“Therefore, ERMG has been requested to resolve with UISCE that ERMG does not have permission for its memorial structure to be attached to UISCE’s building.”
When contacted by Belfast Live, the Enniskillen Memorial Remembrance Group declined to make any comment on the Clinton Centre or the memorial.
Keith says UISCE and the ongoing maintenance and operation of the Clinton Centre and the nearby Intec Centre is funded by a ‘small group of supporters’.
The lower floor of the Clinton Centre is currently subject to significant water damage, which Keith says is the responsibility of NI Water to fix, something NI Water disputes.
Significant work is still needed to the outside of the building, he adds, something which UISCE is more than happy to accept donations for.
“UISCE is entirely dependent on donations from individuals, we don’t have any big organisation behind us.
“We’re all volunteers here, nobody gets a salary. We all volunteer our time here full-time and volunteers come from all over the world. They give up their time freely.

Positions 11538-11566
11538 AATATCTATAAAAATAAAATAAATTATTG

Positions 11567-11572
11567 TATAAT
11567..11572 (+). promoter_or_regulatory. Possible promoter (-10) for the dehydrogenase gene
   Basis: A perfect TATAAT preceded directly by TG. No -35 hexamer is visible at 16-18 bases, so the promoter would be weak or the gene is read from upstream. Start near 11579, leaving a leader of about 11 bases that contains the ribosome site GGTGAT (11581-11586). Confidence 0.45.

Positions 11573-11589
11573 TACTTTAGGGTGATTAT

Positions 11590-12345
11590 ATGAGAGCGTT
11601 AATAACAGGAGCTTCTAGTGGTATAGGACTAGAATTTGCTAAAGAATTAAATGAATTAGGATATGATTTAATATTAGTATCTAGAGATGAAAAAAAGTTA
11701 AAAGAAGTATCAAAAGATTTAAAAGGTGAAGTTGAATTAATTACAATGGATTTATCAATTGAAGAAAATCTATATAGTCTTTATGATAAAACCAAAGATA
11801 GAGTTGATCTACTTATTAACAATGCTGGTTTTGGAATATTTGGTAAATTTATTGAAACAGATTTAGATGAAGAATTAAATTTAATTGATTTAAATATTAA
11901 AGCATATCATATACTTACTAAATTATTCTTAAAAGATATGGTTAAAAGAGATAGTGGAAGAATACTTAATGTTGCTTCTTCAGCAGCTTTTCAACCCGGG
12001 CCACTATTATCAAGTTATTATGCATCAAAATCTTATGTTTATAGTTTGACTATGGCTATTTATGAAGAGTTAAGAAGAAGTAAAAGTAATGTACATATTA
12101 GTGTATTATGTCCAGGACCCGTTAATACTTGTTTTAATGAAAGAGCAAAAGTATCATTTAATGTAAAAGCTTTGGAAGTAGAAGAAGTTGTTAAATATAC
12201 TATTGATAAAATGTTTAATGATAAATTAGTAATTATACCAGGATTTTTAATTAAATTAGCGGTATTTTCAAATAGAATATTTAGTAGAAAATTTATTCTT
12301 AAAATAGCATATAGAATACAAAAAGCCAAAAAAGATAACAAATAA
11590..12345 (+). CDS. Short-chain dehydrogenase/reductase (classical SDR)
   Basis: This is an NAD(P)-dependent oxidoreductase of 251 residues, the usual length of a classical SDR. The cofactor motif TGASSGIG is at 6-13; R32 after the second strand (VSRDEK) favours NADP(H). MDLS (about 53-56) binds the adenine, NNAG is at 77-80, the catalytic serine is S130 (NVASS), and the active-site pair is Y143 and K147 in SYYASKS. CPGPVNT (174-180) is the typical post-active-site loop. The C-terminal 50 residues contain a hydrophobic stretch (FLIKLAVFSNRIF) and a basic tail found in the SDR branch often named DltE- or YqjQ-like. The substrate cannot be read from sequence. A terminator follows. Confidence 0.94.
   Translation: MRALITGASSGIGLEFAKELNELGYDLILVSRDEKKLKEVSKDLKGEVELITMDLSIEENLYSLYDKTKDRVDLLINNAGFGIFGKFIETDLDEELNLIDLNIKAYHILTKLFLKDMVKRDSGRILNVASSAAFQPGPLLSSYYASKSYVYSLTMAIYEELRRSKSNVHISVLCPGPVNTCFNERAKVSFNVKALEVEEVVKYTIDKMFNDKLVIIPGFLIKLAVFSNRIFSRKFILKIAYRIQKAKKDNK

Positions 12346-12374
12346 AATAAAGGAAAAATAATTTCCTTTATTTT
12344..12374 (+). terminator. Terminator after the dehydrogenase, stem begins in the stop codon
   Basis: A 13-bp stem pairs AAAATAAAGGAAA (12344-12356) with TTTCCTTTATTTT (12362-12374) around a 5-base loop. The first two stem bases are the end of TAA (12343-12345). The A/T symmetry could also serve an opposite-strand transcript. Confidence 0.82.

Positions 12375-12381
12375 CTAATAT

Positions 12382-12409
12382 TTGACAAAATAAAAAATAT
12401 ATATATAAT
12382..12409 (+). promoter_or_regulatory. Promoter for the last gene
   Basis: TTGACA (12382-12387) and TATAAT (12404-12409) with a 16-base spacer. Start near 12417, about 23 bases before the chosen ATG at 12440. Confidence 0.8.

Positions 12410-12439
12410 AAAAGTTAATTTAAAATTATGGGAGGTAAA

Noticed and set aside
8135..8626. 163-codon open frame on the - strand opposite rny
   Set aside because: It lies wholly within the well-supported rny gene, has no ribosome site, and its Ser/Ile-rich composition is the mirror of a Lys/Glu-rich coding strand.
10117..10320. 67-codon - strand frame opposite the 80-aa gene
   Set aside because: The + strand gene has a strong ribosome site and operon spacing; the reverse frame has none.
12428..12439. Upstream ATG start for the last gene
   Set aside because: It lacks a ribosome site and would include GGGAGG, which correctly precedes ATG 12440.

“If people want to come and help as volunteers, we’d be very interested in talking to them. And if people want to support the work financially or through other resources that would be brilliant.
“The main bulk of our finances come from a small pool of supporters, some people give very generously, some give in smaller amounts.”
Previous to UISCE’s involvement with the Clinton Centre, documents released by Wikileaks showed that President Clinton was told by advisers to pull his name from the building as it "brings little value to your legacy".
Now ahead of Clinton’s latest visit to Northern Ireland, we asked the Clinton Foundation whether the former President was still happy for his name to be associated with the Enniskillen centre – and whether any visit there was planned as part of his trip.
No response has been received from the Clinton Foundation at the time of publication.